Swept into the Abyss: A Family History of Cornish Methodism, Missionary Networks and the British Empire, 1789-1885
On Christmas Day in 1788, on the eve of a year which was to see the entire Atlantic world once more convulsed with revolution and war, a struggling farmer and occasional fisherman from the village of Mousehole in western Cornwall turned his back on the sea. William Carvosso had never found maritime life to his liking, and for some time been looking for an opportunity to, in his words, support himself and his family "wholly on the land." So when that opportunity finally did arise Carvosso was quick to move his young family to a rented farm near the inland village of Ponsanooth. With a little capital and zealous stewardship Carvosso began to thrive in his new home. The move, which at first glance seemed to take the family from cosmopolitan littoral to parochial isolation, was actually the first step of an intergenerational journey that saw Carvosso's children and grandchildren witness convict hangings in Van Diemen's Land, the Tai-ping Rebellion in Shanghai, Blackfoot and Plains Cree horse raids on the Great Plains, and the trafficking of indentured labor from India to the Caribbean. The vehicle which transported the Carvossos about the globe - and which facilitated their rise as a family from the laboring classes to the lower reaches of respectability and beyond - was the Wesleyan Methodist Connexion and its ancillary Missionary Society. The following dissertation is concerned with the Carvossos' movements, and the ideology by which they encouraged, made sense of, and justified their imperial adventures.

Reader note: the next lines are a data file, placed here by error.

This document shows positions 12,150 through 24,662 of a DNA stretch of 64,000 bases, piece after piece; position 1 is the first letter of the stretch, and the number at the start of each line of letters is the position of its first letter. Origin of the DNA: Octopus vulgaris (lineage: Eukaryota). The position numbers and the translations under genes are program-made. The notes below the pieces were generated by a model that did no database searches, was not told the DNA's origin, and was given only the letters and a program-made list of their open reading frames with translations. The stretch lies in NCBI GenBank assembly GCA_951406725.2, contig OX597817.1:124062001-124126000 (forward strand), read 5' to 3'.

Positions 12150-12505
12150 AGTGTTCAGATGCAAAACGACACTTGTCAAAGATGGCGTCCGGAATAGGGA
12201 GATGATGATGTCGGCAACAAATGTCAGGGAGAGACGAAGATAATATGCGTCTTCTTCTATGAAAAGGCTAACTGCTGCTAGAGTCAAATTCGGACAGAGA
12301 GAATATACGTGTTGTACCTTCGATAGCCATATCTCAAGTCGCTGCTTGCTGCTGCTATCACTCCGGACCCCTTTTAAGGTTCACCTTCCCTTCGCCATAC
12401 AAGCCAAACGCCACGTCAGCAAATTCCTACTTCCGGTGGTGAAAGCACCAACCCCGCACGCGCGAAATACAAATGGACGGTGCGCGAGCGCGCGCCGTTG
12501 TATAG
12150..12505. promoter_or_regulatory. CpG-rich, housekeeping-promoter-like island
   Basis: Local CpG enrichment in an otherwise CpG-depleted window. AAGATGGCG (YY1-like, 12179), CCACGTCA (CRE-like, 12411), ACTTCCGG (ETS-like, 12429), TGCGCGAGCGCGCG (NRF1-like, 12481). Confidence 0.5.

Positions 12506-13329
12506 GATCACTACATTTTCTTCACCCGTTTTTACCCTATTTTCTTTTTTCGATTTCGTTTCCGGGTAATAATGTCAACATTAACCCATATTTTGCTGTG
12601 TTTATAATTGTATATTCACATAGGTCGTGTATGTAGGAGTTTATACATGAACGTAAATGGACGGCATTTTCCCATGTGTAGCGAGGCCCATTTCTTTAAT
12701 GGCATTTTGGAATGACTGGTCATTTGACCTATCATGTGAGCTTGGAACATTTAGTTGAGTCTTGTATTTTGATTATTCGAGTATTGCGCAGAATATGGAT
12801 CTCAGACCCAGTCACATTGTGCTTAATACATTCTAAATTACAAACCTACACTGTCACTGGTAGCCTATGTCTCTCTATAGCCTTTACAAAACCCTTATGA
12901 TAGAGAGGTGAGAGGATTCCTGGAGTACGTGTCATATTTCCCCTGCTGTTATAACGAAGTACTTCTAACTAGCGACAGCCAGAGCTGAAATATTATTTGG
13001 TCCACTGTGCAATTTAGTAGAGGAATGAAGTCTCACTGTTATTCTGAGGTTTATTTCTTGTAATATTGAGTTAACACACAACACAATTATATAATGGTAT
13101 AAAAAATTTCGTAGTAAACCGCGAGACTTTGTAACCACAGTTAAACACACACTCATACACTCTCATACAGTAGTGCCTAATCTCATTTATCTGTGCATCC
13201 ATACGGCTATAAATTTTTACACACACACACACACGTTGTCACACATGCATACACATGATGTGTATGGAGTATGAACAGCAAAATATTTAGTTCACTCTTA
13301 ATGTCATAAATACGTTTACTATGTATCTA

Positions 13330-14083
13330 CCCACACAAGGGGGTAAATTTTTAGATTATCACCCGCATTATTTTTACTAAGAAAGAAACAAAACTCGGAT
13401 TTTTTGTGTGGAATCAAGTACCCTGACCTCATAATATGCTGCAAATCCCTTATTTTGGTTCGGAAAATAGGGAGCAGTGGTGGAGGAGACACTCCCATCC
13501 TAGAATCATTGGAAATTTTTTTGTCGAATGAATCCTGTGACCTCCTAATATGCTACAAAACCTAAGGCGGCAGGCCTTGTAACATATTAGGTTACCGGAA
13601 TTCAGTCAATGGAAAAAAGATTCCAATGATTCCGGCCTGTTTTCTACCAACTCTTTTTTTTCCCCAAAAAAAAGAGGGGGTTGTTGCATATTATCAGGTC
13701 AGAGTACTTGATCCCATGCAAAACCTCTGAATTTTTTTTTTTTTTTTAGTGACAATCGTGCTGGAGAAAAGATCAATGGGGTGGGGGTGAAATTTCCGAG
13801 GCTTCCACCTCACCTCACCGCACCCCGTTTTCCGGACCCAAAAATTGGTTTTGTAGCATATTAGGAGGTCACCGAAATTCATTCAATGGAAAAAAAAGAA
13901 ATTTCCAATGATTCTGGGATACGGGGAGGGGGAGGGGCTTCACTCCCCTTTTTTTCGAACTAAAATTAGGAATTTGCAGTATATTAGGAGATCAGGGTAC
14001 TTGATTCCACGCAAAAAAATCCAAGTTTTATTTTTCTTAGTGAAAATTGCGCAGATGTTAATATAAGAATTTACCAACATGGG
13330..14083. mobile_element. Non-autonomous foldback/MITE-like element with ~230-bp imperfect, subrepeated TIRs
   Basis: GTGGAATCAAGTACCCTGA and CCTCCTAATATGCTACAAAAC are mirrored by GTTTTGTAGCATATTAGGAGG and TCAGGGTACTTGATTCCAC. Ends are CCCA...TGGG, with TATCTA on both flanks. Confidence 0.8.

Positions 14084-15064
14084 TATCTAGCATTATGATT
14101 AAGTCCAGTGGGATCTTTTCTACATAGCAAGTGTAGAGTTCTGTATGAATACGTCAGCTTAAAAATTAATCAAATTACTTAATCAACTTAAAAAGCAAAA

The Carvossos left evidence of their activities scattered about the globe. The greatest concentration of material is in church and missionary collections in London, but they also have a presence in a wide range of provincial and colonial archives and newspapers. Their movement allows us to attend to not just the Empire and the Nation, but to the transnational and the local, the provincial and the metropolitan, and the mutual constitution of those various categories. They were never fixed in one site but travelled from their original home in the village of Mousehole, to Van Diemen's Land, New South Wales, Shanghai, Rupert's Land, British Columbia, Jamaica and frequently back to England. The Carvossos identified themselves by turn as Cornish, English, British, or Colonial, depending on their circumstances. Their active participation in transatlantic Methodism, global Evangelicalism, and Cornish Revivalism further complicated the issue of their various imperial identities, and helps reveal the complexities and contradictions of colonial life in the nineteenth-century British Empire.
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